Songtsen Gampo

At the young age of thirteen, Songtsen Gampo took the throne and sent a minister to Nepal to arrange a marriage alliance with Princess Bhrikuti Devi. The princess brought a statue of the Buddha figure Akshobhya with her when she came to Tibet for the marriage.

songtsen Gampo

Creation of the Tibetan scripts

It is uncertain when Tonmi Sambhota, Songtsen Gampo’s minister, went to Kashmir to learn Sanskrit. He studied under Lipikara and Devavidyasimha and developed a Tibetan script based on the Indian Brahmi and Gupta scripts. He then translated The Tough Mystery texts into Tibetan.

According to A. F. Rudolf Hoernle, the Tibetan script was primarily developed from the Khotanese adaptation of the Indian Upright Gupta script. This is evident in the similar manners employed by the Tibetan and Khotanese scripts to indicate initial and long vowels and place vowels in the order of their alphabets, which differ significantly from other Indian-derived scripts.

Khotan was a Buddhist kingdom on the Silk Route near western Tibet, and Tonmi Sambhota may have studied with a Khotanese tutor in Kashmir because of the trade route from Khotan to Tibet via Kashmir.

Marriage alliance with Tang Dynasty

Songtsen Gampo aimed to expand his empire beyond Central Tibet, particularly to the north and east. After a long period of wars, he conquered the Chang, Bailan (sBa’i-lang), and Dangxian (Thang-shang) tribes and sought an alliance with China through marriage to Princess Wencheng, daughter of the Tang Emperor Taizong (r. 627 – 650). However, the Tuyuhun Kingdom’s ruler, Thokiki, also sought marriage with Princess Wencheng. The Tuyuhun had ruled the Kokonor region of northern Amdo since the fourth century.

When the Chinese Emperor Taizong initially refused to grant Princess Wencheng’s hand in marriage, Songtsen Gampo attacked the Chinese frontier province of Songzhou. Finally, in 641, he received the Chinese princess as his bride and another Buddha statue were brought to Tibet.

Construction of Two Buddhist Temple, Jokahng and Ramoche and Potala Palace

The Tibetan ruler erected two Buddhist temples in the metropolis of Kyishoe, which later became known as Lhasa. He constructed the Potala Palace atop the crimson hill. To accommodate the two Buddha sculptures brought by his wives from Nepal and China. The Ramoche Tsuglagkang was built for the Chinese statue, while the Rasa Trulnang Tsuglagkang subsequently known as the Jokang, was built for the Nepalese statue. Due to security concerns, the positions of the two sculptures were switched in the following generation.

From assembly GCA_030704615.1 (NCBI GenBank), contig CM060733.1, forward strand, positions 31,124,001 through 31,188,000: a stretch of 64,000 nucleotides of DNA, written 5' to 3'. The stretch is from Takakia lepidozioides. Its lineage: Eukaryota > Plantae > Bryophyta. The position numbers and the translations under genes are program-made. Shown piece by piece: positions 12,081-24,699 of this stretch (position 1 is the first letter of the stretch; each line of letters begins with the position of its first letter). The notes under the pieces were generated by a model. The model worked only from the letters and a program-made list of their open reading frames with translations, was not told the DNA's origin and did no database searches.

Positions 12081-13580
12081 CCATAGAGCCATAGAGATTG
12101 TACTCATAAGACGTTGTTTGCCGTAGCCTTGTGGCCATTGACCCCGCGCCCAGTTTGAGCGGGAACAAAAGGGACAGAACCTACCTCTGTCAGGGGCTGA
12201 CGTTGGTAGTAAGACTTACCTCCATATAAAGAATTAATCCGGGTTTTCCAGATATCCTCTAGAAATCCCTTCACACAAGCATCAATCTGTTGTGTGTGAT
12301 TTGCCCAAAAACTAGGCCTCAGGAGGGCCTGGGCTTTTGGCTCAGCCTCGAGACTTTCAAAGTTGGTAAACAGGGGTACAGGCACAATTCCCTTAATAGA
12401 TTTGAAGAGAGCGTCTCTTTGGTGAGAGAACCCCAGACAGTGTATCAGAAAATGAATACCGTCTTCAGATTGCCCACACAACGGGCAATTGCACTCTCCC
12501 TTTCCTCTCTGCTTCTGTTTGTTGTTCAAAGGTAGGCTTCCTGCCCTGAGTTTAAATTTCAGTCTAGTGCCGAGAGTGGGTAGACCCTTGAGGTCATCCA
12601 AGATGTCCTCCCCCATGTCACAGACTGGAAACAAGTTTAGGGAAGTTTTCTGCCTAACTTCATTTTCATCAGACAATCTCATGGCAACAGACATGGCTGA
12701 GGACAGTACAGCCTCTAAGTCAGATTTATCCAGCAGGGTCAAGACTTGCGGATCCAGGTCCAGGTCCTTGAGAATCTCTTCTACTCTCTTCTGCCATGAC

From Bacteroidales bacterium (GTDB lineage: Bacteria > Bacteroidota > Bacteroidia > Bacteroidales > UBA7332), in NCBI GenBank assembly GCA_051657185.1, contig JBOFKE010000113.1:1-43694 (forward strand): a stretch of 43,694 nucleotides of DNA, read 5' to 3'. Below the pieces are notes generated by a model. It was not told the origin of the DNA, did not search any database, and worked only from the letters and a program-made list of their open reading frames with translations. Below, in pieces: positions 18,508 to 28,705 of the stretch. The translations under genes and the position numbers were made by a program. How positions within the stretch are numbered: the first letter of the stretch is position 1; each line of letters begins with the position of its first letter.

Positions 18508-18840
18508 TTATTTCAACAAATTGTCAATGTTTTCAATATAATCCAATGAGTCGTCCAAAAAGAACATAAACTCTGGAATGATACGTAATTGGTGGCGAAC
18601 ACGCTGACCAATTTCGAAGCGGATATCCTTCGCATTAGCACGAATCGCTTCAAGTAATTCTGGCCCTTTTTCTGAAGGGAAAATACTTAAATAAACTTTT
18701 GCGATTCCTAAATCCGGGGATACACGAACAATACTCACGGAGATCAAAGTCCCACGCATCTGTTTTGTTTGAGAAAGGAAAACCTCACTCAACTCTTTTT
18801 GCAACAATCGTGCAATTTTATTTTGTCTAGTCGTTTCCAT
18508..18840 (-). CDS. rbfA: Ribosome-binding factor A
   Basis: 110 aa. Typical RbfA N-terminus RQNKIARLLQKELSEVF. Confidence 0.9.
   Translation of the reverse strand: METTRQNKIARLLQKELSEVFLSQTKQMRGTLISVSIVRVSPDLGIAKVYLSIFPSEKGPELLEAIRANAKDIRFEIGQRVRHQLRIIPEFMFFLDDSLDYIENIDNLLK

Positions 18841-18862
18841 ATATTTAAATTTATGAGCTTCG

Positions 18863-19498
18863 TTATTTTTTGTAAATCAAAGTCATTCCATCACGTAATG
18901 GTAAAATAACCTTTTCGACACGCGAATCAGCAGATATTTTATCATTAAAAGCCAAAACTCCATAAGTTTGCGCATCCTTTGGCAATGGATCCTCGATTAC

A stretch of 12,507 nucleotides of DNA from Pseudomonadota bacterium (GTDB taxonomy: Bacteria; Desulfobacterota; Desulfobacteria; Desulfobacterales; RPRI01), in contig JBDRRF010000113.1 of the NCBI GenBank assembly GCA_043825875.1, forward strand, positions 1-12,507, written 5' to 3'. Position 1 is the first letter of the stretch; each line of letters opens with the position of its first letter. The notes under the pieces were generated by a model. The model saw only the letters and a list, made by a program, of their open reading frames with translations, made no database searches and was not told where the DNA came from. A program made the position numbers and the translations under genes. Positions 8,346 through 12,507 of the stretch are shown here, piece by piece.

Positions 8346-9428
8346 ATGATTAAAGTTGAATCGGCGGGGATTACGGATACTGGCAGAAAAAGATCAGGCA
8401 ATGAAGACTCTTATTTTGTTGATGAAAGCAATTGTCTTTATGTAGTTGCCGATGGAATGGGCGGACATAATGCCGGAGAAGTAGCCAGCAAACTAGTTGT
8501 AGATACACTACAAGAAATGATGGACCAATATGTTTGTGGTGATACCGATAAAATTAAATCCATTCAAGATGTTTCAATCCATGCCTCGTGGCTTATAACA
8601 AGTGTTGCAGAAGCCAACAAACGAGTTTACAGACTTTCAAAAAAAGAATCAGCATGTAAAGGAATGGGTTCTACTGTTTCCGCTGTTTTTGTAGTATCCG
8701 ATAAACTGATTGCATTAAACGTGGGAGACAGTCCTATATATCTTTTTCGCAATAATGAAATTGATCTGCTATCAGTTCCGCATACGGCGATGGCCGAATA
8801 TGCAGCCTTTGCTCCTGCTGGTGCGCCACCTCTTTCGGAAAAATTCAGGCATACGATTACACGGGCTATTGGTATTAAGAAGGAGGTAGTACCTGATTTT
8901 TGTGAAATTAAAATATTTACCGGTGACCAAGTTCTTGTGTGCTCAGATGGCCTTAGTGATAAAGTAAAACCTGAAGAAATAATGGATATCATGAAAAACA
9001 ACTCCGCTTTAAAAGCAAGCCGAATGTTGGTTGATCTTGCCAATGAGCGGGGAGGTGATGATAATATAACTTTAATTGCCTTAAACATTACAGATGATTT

Unification and Expansion of Empire

During this era, Songtsen Gampo expanded the Tibetan Empire to northern Burma and, in 640, to Nepal as well. This marked the inception of Tibetan family clans in Nepal such as Tsang, Lama, Sherpa, and Tamang. In 643, the Tibetan Empire grew further as Legmi, more commonly known in Tibetan language as Li Migkya, the final ruler of Zhang-zhung, surrendered, and Zhang-zhung became a subordinate state.

Referring to traditional Tibetan sources, Namkhai Norbu’s Necklace of Gzi states that Songtsen Gampo’s first interactions with Zhang-zhung were amicable. In reality, the Tibetan ruler’s initial wife was King Li Migkya’s daughter Li Tigmen (Li Thig-dman), for whom he offered his sister as a wife to the Zhang-zhung king. The Zhang-zhung princess carried with her many aspects of Bon culture to the Yarlung court. However, in 643, Songtsen Gampo invaded and conquered Zhang-zhung, having King Li Migkya executed.

Using the friendly ties between Tibet and China, Songtsen Gampo requested the Tang Emperor in 645 and subsequently erected a temple on Wutaishan (Ri-bo rtse-lnga), the five-peaked sacred mountain of the Buddha-figure Manjushri in present-day Shanxi Province.

In 648, the Chinese Emperor Taizong dispatched a goodwill delegation to the Indian Emperor Harsha (r. 606 – 647). However, by the time the delegation arrived, Harsha had already passed away, and his minister Arjuna had taken over. Arjuna was intolerant of Buddhism and thus ordered the execution of most of the Chinese delegation. The survivors fled to Nepal and sought Tibetan aid.

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